- VERY IMPORTANT TO YOU
Now that you’re done creating your three piles, get rid of one and two entirely. You won’t be needing those.
Here’s where it gets a little tough.
Take the “Very Important To You” values, and narrow it down to your TOP FOUR.
You’re done – these are your core values.
Mine look like this:
What Surprised Me About My Core Values:
Friends / Family didn’t make the final cut!
Compensation didn’t either!
My desire for Flexibility and Freedom made my final four with barely any thought.
I fully expected money to be one of my main drivers. After all, I’ve been side hustling for over a decade and have planned out several other business ideas in the process. It has to be for the money, right?
What I learned while doing this activity is that it’s actually my desire for freedom and flexibility that drives me. The compensation element, what I believed to be a strong core value of mine, is actually just the vehicle to achieving what is actually important in my world.
How To Use The Results To Master Your Business…And Your Life:
For starters, post your core values near your workspace, where you can’t miss them. I’ve done this myself, and in doing so, I’ve made a lot of connections between the way I operate, and why.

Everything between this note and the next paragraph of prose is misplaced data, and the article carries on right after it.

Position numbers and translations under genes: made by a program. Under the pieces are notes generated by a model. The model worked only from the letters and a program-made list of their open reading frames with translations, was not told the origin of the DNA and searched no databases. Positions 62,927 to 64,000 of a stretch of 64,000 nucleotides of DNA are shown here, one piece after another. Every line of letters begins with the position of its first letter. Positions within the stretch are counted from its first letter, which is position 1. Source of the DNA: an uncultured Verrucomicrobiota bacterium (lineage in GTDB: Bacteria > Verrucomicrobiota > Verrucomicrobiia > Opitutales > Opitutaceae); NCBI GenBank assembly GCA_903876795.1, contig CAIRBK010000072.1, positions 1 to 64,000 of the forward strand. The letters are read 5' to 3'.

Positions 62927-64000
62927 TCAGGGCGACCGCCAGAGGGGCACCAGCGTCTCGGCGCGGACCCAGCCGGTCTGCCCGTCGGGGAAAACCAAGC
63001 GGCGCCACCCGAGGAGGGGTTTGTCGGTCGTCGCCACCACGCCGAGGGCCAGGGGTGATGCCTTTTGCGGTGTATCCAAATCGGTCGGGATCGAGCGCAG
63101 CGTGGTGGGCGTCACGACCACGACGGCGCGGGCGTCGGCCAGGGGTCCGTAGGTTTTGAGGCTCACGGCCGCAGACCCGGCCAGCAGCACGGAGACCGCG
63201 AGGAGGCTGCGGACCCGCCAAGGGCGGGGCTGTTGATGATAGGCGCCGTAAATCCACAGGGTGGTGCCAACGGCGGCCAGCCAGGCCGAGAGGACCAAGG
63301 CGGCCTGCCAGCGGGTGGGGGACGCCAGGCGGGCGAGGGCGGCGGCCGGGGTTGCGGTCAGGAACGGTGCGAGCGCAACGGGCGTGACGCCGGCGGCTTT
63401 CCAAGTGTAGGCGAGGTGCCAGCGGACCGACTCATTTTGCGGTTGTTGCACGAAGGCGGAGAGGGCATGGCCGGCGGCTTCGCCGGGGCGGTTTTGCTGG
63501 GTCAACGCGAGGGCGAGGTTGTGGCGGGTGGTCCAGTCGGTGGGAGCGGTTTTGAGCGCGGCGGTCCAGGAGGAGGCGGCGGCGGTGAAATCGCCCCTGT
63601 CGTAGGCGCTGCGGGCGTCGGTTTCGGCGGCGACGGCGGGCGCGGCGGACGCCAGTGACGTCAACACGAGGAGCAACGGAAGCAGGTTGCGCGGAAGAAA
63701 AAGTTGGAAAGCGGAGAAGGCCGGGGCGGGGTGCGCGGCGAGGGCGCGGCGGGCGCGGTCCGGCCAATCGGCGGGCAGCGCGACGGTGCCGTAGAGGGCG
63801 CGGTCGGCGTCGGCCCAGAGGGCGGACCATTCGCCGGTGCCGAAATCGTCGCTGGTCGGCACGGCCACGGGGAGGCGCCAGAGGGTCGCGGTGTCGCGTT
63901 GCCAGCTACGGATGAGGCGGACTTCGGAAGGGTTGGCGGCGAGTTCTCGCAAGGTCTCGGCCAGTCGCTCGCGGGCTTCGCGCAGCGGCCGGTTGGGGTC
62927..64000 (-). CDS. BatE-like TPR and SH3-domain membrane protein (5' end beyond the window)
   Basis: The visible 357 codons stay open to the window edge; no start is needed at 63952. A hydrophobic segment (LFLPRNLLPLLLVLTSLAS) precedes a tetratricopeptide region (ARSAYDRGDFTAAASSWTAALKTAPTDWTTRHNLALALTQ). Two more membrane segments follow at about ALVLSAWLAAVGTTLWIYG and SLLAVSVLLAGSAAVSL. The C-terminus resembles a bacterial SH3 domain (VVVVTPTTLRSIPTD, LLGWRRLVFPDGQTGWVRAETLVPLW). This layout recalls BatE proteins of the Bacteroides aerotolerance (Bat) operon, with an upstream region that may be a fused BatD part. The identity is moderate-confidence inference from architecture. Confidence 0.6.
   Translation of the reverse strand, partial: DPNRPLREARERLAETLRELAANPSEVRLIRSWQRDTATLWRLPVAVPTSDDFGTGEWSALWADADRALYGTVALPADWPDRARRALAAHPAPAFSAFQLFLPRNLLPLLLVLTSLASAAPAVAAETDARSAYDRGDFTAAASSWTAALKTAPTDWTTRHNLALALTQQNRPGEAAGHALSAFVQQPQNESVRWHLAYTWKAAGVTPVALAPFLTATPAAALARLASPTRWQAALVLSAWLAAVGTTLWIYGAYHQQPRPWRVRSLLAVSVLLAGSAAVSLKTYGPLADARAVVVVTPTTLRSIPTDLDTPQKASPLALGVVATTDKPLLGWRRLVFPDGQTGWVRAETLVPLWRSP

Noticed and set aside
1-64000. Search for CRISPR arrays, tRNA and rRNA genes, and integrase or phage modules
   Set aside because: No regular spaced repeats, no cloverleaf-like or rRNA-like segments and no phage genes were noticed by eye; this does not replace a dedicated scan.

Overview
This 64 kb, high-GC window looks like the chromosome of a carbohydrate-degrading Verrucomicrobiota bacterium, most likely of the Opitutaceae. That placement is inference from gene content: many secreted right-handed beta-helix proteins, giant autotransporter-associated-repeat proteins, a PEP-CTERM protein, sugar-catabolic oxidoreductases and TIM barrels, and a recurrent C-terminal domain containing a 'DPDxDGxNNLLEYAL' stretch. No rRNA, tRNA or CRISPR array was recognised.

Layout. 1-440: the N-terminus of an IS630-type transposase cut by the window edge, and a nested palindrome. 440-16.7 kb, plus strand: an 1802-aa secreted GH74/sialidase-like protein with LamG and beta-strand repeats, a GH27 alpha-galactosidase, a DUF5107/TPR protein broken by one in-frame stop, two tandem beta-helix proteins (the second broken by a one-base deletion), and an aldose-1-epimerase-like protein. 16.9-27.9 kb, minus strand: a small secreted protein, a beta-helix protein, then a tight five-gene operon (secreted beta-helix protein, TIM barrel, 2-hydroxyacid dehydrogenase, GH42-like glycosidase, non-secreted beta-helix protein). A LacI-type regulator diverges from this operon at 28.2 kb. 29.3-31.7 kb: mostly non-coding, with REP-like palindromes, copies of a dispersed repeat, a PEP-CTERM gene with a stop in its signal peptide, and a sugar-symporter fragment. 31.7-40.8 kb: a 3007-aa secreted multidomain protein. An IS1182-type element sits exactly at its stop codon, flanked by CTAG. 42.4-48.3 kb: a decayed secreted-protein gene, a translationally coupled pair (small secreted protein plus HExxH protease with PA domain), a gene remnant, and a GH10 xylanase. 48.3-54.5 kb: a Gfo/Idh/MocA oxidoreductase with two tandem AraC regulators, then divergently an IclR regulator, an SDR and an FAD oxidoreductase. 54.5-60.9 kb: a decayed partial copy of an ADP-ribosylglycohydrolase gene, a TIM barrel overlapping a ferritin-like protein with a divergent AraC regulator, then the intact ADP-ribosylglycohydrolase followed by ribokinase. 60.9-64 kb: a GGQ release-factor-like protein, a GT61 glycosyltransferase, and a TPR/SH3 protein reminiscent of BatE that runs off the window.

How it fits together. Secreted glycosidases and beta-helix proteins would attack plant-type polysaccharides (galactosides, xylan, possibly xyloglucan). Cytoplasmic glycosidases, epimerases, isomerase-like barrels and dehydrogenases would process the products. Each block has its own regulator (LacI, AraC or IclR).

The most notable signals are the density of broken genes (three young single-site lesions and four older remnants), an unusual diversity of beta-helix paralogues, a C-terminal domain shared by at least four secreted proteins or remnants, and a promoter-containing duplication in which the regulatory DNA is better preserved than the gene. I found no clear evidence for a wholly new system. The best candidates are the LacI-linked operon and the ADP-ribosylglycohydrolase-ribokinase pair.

Learning your “Why?” is a whole new level of self-realization.
Take a close look at your business goals, your relationships, and the activities in your life, and ask yourself if they are satisfying your core values.
You’ll probably find that the ones that do, you also find the most fulfilling.
If one or more of your “priorities” don’t completely line up with your values, you don’t have to remove them from your life entirely.
Sometimes you can’t, and that’s life.
But what you can do is understand your reasons for prioritizing the way you do, which after this exercise, could be much different than you had thought.
For my fellow side hustlers, is your business aligned with your values? Are you satisfying your inner most needs at a core level? I truly believe this is the only way to achieve fulfillment, success, and mastery in your work.
Share your FOUR core values in the comments below – I’d like to know if you were surprised by your results and found this exercise useful, or whether or not your results were exactly as you expected.